Music is defined as stringing notes together to create a melody. Like all forms of art, it is up to the listener to decipher its meaning. A piece of music can mean the world to one person, while someone else might find it tasteless and irritating. That is the best thing about art, its subjectivity. For those in recovery from addiction, music can be especially therapeutic because it helps them to connect to emotions and channel energy. Something as simple as someone’s favorite lyrics in a song can remind them that they’re not alone and give them hope that things will get better.
Music Is a Release
Musical frequencies can release energy buildup within the body, as well as internalized emotions. If you’re angry, you can let it out by listening to loud, intense music. You can even sing along, dance, and scream if you need to. On days when you’re feeling sad, you might find yourself connecting to more lyrically emotional music. Carrying around suppressed emotions is destructive to mental health and wellbeing. Doing so can cause severe disturbances that result in unpredictable emotional outbursts. Using music as a way to release emotional and physical tension is a healthy way to cope.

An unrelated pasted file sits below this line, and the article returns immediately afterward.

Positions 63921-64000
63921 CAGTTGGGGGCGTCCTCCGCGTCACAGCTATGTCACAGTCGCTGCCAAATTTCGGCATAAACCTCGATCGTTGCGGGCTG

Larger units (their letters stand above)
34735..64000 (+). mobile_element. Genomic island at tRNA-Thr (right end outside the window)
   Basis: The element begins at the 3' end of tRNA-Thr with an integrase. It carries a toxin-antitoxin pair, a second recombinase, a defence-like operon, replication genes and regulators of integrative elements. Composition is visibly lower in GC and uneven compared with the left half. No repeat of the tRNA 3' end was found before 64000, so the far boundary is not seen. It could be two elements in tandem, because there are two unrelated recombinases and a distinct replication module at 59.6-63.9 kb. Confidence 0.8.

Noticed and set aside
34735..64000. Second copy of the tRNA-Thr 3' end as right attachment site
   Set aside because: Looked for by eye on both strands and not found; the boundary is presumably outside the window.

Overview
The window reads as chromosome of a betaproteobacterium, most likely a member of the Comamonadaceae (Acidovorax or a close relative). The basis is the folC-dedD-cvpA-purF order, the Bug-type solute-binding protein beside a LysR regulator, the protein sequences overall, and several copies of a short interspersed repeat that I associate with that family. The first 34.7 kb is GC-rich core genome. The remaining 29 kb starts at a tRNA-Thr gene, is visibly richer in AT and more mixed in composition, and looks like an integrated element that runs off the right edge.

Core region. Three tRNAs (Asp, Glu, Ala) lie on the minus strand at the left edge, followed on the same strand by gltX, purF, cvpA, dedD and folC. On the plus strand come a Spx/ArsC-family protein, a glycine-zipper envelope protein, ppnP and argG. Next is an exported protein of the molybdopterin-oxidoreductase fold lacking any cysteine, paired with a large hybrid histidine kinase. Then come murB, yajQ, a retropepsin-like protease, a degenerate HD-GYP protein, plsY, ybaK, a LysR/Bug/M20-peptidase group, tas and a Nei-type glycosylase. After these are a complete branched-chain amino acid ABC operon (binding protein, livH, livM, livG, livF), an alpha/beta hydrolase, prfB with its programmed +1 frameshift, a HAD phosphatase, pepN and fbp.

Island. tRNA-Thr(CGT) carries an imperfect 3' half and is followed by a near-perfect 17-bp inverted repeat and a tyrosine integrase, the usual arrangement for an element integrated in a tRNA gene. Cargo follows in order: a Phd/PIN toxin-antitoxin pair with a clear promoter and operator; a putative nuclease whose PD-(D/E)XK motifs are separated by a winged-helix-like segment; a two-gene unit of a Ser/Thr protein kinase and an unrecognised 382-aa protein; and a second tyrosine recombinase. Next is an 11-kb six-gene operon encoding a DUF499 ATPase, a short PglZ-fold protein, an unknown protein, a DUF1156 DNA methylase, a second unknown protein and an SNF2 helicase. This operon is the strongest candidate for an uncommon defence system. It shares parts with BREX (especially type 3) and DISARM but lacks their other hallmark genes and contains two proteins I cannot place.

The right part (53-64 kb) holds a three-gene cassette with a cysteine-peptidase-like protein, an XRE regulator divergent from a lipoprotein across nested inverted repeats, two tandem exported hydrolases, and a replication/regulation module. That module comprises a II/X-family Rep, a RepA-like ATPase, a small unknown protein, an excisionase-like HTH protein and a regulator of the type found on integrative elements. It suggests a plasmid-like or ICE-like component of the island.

Music Is Inspirational
Music affects our brain chemistry similar to the way that running or doing a cardio workout does. Dopamine is a “feel-good” chemical that is produced and distributed throughout the brain. Listening to music that you love stimulates the release of dopamine, creating a positive mental and emotional response. When you listen to music while working out, the experience is compounded. You have more motivation, allowing you to exercise harder and feel better after a workout. Singing or writing music that you relate to can cultivate a sense of inspiration and connection. However you use it, it’s important to tap into the things that inspire and bring you joy in your recovery. Picking up these tools on good days will make it easier to choose them in your more difficult moments.
Music Tells a Story
Most people have at least one past experience that they would rather forget. Often, people do in fact “forget” these memories, suppressing them deep into their subconscious. Individuals who have suffered various traumas often report blocking them out. The trouble with this is that these traumas live energetically in the body, and can be easily triggered. It’s important to seek therapeutic support as a means of working through trauma and learning to cope with triggers.
Music tells a story. Listening to these stories can help us understand and re-relate to our own internal dialogue and stories. Consequently, music is used in a therapeutic setting as a way to support people in accessing memories and connecting to emotions.
Music is only one of the countless alternative therapeutic modalities available to you as you seek treatment for mental health and/or substance use. Additional options include acupuncture, yoga, animal therapy, art therapy, and outdoor/adventure therapy, just to name a few. At Avalon Malibu, we value a holistic recovery that works on treating the whole person. If you are struggling with mental health and/or addiction and are seeking balance and healing, we are here to help. Call us today at (844) 857-5992.